EXTENSIVE proposals to expand Scotland's rail network with the creation of 51 new stations have emerged as Scots were found to be the slowest in the UK to return to trains as Covid restrictions eased.

Influential think tank Railfuture Scotland has mapped out the list of 51 stations to be opened or re-opened in a bid to attract the public back on trains as Covid restrictions are lifted and as the nation shifts away from carbon-emitting cars.

Scotland has set itself a tough 2045 net zero target - and public transport has to be prepared as replacing petrol and diesel cars car journeys with low emission trains and buses alongside electric vehicles, walking and cycling are seen as a way forward to cut greenhouse gases.

The stations to be opened or re-opened lie on existing or government proposed rail lines and have been assessed to provide the greatest immediate benefits.

The Herald:

They say most can be served by existing train services and would make up for decades of underinvestment.

Office of Rail and Road figures show that in the last three months of last year, ScotRail recorded 14.2m passengers journeys, just 52.8% of the pre-pandemic numbers, and the smallest rebound of 20 train operators. London North Eastern Railway topped the list with 83.6% of its pre-pandemic numbers, followed be East Midlands Railway (77.3%) and TfL Rail (74.7%).

Over the period eleven franchised operators ran less than 90% of the train distances it was covering pre-pandemic. One was ScotRail, which managed 80.9%, while TfL Rail, which was the best performer, managed nearly two-and-a-half times its original distance.

And of 11 UK regions, Scotland saw the steepest train passenger journey decline in 2020/21, with just 15.6% of that seen before the pandemic hit. The south west of England topped the list with 23.3%.

Top of the new list with an anticipated minimum annual usage of 2m passengers, is the reopening of the Glasgow Cross railway station.

Once a famous city-centre landmark with its striking arched windows and domed roof, it was shut down in October 1964 although the former station building remained unused for many years afterwards.

The Herald:

The station was part of proposals for re-opening as part of Crossrail Glasgow plans published back in 2005.

When the Argyle Line opened in 1979, the station was never reopened and was replaced by the new Argyle Street station.

That would require the resurrection of the mothballed Crossrail Glasgow scheme – the long-proposed £200m development that would link rail networks to the north and south of the city and connect Glasgow’s Central and Queen Street stations.

That appears to have been superceded by for a new metro system, which aims to better connect the 1.5 million people living in the Glasgow region, and hasabeen included in the Scottish Government’s Strategic Transport Projects Review (STPR2), which sets out transport investment priorities for the next two decades.

Last month when transport minister Jenny Gilruth was questioned about the lack of information regarding costs and a timeline, she confirmed that the new metro could cost as much as £16 billion and take 35 years to complete.

The blueprint involves a new public transport system running from Paisley Gilmour Street train station, through Glasgow Airport and on to Renfrew, Braehead and the Queen Elizabeth University Hospital (QEUH) before reaching the city centre.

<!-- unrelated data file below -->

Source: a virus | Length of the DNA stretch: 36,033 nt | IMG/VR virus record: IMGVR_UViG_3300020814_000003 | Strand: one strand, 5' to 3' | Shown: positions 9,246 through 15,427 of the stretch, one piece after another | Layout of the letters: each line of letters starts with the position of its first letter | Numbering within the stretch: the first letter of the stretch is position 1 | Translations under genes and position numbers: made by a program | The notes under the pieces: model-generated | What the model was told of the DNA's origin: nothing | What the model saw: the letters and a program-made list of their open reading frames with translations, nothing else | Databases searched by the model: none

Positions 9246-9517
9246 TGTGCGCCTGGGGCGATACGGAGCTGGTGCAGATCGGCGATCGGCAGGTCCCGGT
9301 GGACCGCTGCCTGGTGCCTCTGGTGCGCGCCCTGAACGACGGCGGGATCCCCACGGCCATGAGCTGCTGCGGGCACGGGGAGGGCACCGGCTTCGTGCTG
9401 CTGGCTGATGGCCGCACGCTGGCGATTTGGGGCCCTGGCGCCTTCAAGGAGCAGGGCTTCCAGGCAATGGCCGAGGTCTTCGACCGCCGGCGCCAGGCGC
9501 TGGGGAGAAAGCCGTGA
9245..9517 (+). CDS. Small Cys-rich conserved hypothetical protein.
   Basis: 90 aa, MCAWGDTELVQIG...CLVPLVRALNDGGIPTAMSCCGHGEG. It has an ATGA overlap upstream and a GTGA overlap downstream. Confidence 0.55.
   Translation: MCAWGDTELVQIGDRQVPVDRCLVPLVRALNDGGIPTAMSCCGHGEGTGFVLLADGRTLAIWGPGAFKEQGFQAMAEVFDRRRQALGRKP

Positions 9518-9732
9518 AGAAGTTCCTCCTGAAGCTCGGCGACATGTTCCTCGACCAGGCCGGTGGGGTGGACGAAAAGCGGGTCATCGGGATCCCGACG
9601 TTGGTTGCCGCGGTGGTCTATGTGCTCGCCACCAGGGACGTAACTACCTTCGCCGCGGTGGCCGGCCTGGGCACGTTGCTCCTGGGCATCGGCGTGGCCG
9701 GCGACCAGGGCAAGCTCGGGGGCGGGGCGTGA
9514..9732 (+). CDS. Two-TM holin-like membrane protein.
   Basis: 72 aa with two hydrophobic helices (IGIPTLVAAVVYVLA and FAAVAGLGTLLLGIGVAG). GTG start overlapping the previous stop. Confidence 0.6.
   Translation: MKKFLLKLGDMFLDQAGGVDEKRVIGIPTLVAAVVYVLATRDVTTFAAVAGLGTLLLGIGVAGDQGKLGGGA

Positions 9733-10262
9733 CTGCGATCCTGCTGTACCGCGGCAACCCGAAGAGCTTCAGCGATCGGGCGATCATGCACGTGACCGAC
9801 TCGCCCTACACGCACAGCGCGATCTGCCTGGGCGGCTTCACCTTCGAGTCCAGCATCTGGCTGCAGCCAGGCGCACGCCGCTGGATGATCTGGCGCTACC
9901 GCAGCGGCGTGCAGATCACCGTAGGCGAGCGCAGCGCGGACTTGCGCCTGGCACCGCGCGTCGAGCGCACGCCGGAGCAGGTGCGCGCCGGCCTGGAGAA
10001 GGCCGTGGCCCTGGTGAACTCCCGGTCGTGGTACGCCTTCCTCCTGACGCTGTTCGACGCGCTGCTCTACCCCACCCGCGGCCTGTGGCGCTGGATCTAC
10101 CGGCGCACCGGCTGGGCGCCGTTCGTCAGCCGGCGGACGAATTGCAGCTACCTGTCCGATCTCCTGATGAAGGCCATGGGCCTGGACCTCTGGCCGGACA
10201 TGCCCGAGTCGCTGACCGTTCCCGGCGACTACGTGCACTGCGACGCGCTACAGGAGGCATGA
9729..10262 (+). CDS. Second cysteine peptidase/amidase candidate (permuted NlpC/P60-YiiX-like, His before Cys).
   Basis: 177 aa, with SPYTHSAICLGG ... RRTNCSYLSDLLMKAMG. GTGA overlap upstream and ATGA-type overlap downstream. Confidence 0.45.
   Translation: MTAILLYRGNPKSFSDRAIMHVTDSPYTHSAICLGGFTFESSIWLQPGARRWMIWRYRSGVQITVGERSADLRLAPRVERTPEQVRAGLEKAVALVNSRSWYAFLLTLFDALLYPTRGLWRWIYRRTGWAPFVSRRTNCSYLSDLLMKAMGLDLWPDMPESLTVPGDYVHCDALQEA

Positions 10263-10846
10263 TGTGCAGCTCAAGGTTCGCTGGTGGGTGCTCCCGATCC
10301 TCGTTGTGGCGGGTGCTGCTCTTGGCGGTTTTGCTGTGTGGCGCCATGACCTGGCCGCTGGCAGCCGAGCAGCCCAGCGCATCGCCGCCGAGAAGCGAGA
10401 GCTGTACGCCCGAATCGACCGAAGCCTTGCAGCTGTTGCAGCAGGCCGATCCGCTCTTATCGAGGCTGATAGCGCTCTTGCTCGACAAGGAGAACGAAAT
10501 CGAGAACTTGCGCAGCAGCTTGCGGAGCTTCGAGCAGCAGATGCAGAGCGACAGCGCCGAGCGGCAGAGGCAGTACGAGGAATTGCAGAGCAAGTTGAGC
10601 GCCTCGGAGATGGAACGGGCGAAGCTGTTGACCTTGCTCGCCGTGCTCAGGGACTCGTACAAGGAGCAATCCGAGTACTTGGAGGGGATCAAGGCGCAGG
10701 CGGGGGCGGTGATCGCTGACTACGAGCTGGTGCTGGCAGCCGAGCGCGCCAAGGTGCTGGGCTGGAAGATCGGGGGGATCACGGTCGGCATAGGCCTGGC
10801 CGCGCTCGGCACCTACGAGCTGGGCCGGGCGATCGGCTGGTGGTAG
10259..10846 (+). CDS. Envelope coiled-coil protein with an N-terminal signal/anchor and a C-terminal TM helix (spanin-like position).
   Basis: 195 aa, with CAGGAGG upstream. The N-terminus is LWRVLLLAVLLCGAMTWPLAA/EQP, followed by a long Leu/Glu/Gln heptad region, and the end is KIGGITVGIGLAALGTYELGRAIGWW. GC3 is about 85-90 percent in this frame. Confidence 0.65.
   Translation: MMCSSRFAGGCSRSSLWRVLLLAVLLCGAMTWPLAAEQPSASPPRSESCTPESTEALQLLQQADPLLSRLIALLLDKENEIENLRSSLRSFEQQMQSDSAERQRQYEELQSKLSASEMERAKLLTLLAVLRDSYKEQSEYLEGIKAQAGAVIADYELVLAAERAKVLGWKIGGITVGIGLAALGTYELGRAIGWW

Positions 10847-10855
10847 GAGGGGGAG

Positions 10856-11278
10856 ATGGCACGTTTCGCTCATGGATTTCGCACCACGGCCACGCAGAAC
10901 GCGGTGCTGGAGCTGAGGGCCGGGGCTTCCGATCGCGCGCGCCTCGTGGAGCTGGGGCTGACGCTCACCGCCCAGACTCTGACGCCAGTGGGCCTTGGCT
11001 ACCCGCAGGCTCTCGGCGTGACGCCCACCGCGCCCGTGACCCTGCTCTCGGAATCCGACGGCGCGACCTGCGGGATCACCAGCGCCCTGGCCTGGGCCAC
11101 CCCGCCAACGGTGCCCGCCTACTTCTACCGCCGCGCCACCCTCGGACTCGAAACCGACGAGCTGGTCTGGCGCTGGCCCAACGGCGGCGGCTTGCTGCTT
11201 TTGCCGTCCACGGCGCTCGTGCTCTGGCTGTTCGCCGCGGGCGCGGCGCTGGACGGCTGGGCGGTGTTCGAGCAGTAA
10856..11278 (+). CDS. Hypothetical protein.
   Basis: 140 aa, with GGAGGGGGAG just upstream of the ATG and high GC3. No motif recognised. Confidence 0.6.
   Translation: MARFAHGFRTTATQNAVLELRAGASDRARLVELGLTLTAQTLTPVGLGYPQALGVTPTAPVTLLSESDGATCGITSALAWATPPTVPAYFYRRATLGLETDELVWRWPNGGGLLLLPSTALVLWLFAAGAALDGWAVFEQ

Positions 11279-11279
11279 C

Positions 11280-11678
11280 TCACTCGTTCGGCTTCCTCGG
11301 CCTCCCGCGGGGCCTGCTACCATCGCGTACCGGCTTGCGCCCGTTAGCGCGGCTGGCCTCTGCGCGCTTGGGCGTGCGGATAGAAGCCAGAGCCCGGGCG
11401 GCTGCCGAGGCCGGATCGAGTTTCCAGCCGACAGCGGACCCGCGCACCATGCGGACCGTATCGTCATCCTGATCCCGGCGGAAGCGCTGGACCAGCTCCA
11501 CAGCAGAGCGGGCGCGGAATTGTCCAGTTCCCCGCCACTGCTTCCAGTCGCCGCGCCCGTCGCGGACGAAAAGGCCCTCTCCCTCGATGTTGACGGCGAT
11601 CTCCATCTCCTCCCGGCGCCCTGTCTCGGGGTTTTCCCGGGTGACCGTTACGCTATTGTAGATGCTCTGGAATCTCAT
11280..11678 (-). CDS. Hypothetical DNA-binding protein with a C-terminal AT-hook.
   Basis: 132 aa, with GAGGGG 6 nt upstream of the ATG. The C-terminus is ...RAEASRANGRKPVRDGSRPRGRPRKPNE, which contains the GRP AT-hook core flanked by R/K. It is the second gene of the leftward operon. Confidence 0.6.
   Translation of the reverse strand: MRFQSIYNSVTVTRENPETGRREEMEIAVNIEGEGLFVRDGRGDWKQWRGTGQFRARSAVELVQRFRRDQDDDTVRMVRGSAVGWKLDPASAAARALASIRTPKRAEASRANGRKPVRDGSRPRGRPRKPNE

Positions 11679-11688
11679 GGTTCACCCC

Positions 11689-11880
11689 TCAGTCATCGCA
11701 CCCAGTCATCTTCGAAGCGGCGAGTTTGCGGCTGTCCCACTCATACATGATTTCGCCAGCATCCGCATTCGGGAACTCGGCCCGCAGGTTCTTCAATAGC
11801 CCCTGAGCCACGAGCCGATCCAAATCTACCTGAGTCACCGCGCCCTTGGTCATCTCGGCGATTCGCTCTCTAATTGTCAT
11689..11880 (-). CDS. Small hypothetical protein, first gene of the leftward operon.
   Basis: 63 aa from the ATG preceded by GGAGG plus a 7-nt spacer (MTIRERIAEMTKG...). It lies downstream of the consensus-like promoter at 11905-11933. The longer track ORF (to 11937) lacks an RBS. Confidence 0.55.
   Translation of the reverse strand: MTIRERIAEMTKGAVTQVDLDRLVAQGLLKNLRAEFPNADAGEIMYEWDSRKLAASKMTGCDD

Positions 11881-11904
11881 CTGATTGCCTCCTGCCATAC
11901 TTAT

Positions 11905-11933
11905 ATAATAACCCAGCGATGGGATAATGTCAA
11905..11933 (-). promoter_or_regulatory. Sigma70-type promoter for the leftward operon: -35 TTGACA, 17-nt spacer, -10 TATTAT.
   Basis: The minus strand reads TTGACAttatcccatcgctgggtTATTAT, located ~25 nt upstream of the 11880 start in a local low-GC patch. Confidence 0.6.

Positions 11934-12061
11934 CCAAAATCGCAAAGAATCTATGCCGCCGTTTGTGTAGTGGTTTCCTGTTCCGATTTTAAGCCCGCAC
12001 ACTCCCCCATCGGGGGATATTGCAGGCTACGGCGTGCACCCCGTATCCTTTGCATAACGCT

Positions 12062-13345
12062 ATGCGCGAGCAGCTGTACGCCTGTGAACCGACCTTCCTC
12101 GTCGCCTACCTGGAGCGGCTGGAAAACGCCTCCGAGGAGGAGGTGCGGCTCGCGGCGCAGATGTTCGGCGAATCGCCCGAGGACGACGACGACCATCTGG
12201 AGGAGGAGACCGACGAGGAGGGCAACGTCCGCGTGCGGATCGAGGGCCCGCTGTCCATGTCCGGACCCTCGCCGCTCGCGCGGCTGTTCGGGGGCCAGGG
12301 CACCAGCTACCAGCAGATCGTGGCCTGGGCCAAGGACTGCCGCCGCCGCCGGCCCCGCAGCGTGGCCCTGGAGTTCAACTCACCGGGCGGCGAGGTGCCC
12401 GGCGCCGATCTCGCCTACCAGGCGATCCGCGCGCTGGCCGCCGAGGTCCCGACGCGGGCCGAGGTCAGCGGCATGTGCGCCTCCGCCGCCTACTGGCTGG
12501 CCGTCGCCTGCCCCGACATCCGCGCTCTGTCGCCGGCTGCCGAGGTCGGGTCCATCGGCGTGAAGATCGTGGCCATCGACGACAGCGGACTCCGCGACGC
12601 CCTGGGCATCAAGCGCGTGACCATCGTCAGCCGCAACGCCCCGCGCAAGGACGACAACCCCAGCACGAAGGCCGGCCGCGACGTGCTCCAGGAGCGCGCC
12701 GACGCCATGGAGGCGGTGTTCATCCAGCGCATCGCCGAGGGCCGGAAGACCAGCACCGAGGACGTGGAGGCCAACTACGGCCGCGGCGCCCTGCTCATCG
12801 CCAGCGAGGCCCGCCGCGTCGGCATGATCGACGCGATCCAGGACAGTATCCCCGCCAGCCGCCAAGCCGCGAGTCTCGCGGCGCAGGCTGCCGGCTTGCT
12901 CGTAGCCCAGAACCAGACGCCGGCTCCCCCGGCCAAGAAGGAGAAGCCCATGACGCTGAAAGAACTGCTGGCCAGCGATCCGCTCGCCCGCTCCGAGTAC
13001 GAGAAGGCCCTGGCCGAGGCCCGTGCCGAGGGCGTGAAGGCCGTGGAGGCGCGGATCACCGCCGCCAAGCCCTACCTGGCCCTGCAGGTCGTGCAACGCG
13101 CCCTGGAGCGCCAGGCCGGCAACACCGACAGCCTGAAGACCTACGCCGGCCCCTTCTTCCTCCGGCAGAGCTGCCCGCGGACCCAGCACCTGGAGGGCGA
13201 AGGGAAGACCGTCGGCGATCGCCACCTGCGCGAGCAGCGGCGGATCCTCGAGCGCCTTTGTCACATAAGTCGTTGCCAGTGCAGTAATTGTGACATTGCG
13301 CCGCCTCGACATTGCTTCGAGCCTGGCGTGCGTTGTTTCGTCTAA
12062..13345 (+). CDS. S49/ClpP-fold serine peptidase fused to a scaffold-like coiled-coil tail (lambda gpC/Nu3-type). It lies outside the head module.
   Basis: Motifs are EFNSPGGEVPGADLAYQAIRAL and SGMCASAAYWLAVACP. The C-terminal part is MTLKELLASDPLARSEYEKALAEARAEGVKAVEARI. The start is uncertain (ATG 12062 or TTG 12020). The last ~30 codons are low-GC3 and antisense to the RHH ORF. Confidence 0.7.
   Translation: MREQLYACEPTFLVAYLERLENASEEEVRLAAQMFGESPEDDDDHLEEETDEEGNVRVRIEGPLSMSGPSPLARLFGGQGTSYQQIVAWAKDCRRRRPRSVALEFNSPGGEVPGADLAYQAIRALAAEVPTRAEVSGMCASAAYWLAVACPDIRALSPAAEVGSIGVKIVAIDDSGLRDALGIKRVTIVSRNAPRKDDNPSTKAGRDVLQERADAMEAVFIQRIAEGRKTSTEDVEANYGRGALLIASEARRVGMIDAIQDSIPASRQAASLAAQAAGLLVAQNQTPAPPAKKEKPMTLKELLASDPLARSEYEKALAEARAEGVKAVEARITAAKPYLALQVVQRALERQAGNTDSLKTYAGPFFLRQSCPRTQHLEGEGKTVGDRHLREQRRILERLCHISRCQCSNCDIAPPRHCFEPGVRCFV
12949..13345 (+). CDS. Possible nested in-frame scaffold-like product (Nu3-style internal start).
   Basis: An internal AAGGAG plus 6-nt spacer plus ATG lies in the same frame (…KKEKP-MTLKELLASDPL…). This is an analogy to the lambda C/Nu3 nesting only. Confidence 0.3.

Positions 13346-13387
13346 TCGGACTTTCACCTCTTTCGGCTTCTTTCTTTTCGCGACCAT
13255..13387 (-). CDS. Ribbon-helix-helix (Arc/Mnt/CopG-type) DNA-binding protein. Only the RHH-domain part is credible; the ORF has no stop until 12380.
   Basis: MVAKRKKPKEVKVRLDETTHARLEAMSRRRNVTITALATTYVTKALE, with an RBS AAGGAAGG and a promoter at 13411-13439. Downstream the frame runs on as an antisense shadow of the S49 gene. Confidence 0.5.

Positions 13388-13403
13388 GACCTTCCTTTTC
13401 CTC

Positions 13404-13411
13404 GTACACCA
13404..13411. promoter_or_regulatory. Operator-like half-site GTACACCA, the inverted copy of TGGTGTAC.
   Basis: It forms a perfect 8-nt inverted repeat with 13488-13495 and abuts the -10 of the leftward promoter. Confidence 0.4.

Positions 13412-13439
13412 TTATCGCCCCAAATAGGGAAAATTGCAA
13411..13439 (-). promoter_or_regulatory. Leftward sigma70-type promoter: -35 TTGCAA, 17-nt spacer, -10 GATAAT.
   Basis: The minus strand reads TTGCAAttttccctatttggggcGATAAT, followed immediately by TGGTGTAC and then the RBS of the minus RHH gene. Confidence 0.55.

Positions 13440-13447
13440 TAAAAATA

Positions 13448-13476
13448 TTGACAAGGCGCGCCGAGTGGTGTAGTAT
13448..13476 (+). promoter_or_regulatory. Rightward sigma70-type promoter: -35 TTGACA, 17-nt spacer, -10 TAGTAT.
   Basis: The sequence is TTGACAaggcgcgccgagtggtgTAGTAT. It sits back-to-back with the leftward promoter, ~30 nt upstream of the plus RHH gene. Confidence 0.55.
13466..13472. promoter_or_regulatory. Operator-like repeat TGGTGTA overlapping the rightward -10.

There is no timescale yet and no date for the first phase connecting Glasgow Airport to Paisley Gilmour Street.

Jane Ann Liston, secretary of Railfuture Scotland said: "These stations are considered necessary to provide an attractive and environmentally-friendly alternative to road vehicles. Each of the locations has some specific feature as to why it needs a station, such as an attraction which brings in many people, a major employer or simply a large number of residents who need to travel. These stations would open up more of the country to non-road travel".

The updated list comes years after it's first blueprint. Since then seven recommended by the think tank have been or are being re-opened: Leven, Inverness Airport, Cameron Bridge, Robroyston, Kintore, East Linton and Reston."

"The original justifications for the stations on the list still stand but to them must now be added the imperativeness of attracting people back to trains in the wake of the pandemic, as the message that public transport is not safe still lingers in the public consciousness with the result that passenger numbers are still well below what they were prior to March 2020."

The Herald:

Second on the priority list is a new Grangemouth station, with the pressure group estimating it would be used by 360,000 people a year.

Next comes a station for West Lothian’s Winchburgh, needed because of plans for 3450 new homes.

A station at Edinburgh’s Abbeyhill would serve the Scottish Parliament and tourist destinations including Holyrood Palace.

And it believes there is a case for stations at Culloden and Bannockburn, which would serve the historic battlefield sites plus residential areas of 8,000.

New stations to the list include on the Alloa-Dunfermline line: Cairneyhill, Clackmannan, Kincardine, Valleyfield and  Culross.
On the Edinburgh South Sub the Railfuture have added Morningside, Gorgie, Cameron Toll, Newington and The Jewel.

Other new proposed new stations include:Belmont (Ayrshire), Inveralmond, Abernethy (Perthshire), Kirkliston (West Lothian), Newburgh (Fife) and  Abington (Lanarkshire).